Gillard says reports of Chinese cyber attacks 'inaccurate' after claim spy HQ's blueprints taken

The report, which did not say when the alleged theft took place, comes amid deepening concern about aggressive state-sponsored hacking by China. Photo / AP
The report, which did not say when the alleged theft took place, comes amid deepening concern about aggressive state-sponsored hacking by China. Photo / AP

The Australian federal Government is adamant the new headquarters of Australia's spy agency ASIO are secure and rejects claims they have been compromised by Chinese hackers.

Prime Minister Julia Gillard says reports about Chinese cyber attacks against Australia are inaccurate.

The Australian Broadcasting Corporation's Four Corners programme examined Chinese cyber attacks this week, claiming one such attack netted the hackers top secret and detailed blueprints of spy agency the Australian Security Intelligence Organisation's new headquarters in Canberra.

"As the Attorney-General has stated, neither he nor the director-general of Asio intend to comment further on these inaccurate reports," Gillard told Parliament yesterday. But she did not elaborate on what elements of the reports were wrong.

Attorney-General Mark Dreyfus said claims the building was compromised were untrue. "I can assure absolutely everybody that this building is a very secure state of the art facility."

A senior government source told AAP "any assertion that plans for the new ASIO building have been compromised is incorrect".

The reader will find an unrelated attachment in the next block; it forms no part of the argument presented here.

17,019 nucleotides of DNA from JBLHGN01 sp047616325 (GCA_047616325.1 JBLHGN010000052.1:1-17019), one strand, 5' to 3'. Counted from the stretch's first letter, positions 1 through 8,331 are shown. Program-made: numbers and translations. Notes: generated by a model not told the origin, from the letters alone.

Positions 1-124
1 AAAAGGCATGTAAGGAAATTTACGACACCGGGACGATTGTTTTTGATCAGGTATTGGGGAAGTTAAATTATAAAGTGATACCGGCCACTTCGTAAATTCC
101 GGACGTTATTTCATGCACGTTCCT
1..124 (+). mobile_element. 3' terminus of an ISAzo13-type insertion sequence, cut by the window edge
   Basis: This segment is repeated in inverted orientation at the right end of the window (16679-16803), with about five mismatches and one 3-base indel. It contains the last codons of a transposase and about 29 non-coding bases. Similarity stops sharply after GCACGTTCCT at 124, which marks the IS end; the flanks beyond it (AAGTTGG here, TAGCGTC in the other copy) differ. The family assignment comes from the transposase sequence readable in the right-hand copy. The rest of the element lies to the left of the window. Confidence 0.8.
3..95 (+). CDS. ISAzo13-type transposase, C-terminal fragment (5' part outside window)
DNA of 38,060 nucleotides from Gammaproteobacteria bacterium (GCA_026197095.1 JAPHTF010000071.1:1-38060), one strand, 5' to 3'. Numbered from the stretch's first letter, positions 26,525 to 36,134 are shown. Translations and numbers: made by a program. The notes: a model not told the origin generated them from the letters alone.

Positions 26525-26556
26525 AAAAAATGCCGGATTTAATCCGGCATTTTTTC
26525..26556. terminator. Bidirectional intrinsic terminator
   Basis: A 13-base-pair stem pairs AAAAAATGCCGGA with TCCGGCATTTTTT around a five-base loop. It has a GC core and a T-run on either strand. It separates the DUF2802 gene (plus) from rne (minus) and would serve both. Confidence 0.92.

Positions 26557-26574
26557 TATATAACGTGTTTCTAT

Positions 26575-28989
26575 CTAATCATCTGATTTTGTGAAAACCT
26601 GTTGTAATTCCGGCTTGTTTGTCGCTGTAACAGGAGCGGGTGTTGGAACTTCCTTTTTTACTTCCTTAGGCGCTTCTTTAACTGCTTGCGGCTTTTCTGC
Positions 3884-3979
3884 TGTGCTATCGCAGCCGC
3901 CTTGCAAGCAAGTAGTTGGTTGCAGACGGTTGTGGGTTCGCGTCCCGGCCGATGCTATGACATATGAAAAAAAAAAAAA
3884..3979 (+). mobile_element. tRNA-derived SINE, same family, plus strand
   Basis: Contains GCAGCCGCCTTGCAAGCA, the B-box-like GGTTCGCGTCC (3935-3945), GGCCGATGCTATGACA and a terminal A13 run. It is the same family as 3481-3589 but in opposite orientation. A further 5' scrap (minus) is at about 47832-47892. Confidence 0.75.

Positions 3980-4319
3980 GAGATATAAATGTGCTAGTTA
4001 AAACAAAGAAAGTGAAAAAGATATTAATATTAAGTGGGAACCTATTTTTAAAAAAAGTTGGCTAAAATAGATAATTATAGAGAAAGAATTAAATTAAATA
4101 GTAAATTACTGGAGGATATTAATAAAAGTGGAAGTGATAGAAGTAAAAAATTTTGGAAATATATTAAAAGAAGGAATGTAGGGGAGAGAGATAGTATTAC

The ABC said the documents taken included cabling layouts for the huge building's security and communications systems, its floor plan, and its server locations. The ABC said the attack on a contractor involved with building Asio's new Canberra headquarters of Asio was traced to a server in China. It cited security experts as saying the theft exposed the agency to being spied on and could be responsible for a cost-blowout and delays to the opening, meant to be last month.

Des Ball, from the Australian National University's Strategic and Defence Studies Centre, said the blueprints would show which rooms were likely to be used for sensitive conversations, and how to put devices into the walls.

The report, which did not say when the alleged theft took place, comes amid deepening concern about aggressive state-sponsored hacking by China.

In 2011, the computers of Australia's Prime Minister, Foreign Minister and Defence Minister were all suspected of being hacked, with the attacks said to have originated in China. Beijing dismissed the allegations as "groundless and made out of ulterior purposes".

- AFP, Telegraph Group Ltd, AAP

© Copyright 2014, APN New Zealand Limited

Assembled by: (static) on red akl_n4 at 29 Jul 2014 17:41:38 Processing Time: 433ms